The Silent Stars Go By sees the Doctor and Amy get separated from Rory early on, wandering around the frozen colony world of Hereafter. If only Rory hadn't gone back to the TARDIS for a heavier coat. After some mistaken identity shenanigans and disbelieving colonists, the meat of the story gets flung on the table in all it's frozen glory in the form of classic Who enemies, The Ice Warriors.

Abnett does a fairly good job. Rory and the Doctor both ring true to form from the TV series. It was hard not to hear the actor's voices in my head while reading. Amy, on the other hand, doesn't get to do much and is on the weaker side of things.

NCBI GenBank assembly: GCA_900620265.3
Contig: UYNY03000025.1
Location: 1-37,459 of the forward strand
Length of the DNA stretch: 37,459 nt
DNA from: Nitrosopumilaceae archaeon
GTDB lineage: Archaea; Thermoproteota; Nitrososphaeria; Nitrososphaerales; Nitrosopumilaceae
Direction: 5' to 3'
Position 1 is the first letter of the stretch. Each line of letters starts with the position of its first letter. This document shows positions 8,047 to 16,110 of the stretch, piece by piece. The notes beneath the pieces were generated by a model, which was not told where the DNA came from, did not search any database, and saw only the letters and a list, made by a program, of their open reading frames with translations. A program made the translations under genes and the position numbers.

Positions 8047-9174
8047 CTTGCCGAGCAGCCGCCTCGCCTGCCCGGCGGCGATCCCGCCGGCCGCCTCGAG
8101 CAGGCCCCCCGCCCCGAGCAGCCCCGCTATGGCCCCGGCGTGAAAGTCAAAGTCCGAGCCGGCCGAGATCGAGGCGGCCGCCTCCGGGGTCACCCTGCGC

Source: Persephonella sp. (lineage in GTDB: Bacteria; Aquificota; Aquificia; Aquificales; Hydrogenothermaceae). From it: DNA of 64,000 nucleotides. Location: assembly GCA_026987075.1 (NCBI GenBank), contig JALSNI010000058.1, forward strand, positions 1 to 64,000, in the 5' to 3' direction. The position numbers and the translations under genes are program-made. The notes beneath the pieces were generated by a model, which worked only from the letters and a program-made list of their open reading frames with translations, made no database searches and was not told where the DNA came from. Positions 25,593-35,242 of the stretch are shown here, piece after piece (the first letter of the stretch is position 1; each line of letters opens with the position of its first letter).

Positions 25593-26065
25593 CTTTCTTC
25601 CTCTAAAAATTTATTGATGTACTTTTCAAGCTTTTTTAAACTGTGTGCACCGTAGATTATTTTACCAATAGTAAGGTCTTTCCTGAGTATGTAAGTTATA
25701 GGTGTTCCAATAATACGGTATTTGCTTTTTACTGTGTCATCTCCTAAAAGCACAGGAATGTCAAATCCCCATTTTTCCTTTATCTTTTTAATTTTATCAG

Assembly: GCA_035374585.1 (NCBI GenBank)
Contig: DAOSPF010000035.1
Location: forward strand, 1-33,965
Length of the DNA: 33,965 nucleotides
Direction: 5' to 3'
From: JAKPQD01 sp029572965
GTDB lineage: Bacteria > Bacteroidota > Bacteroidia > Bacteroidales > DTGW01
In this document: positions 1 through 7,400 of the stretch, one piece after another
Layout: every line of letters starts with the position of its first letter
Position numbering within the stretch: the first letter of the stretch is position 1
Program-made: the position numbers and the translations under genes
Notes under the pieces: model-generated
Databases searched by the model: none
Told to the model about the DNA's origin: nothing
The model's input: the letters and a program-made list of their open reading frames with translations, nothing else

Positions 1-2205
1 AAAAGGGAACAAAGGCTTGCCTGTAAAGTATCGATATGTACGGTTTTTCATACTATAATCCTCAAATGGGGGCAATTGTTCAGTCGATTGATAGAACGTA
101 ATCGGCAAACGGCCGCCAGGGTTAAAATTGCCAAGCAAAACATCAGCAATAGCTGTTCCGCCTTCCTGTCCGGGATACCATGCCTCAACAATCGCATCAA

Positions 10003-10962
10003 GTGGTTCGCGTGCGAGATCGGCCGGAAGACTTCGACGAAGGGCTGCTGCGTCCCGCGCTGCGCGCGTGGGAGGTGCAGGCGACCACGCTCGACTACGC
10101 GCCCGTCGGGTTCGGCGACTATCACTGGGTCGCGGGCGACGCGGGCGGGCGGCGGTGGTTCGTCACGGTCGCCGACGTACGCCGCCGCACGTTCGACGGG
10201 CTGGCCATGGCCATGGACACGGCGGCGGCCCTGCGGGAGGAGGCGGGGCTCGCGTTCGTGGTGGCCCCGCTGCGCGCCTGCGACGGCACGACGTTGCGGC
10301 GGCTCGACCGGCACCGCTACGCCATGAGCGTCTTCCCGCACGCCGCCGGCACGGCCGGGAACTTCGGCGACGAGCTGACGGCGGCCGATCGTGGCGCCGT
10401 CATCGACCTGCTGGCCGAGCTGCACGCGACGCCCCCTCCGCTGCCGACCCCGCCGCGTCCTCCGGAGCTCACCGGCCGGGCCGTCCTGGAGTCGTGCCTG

TSSGB felt like an old adaptation of a Doctor Who episode, lots of banter, running from things, and timey-whimey, which was the main problem I had with it. The whole thing felt really thin, like maybe Abnett had written a Doctor Who script at some point and slapped a few descriptions on it. The book was very dialogue-heavy and I could almost pick out where the commercial breaks would go.

Still, it wasn't all bad. There was a twist at the 75% mark, just like a lot of Doctor Who episodes, that was unexpected and saved the book from being a monster of the week affair. Abnett did a lot more with the Ice Warriors than I thought he would and the colony had some secrets of its own. Overall, I enjoyed the experience but I really wanted to love it. 3 out of 5 stars.

Doctor Who: Paradox LostDoctor Who: Paradox Lost by George Mann
My rating: 3 of 5 stars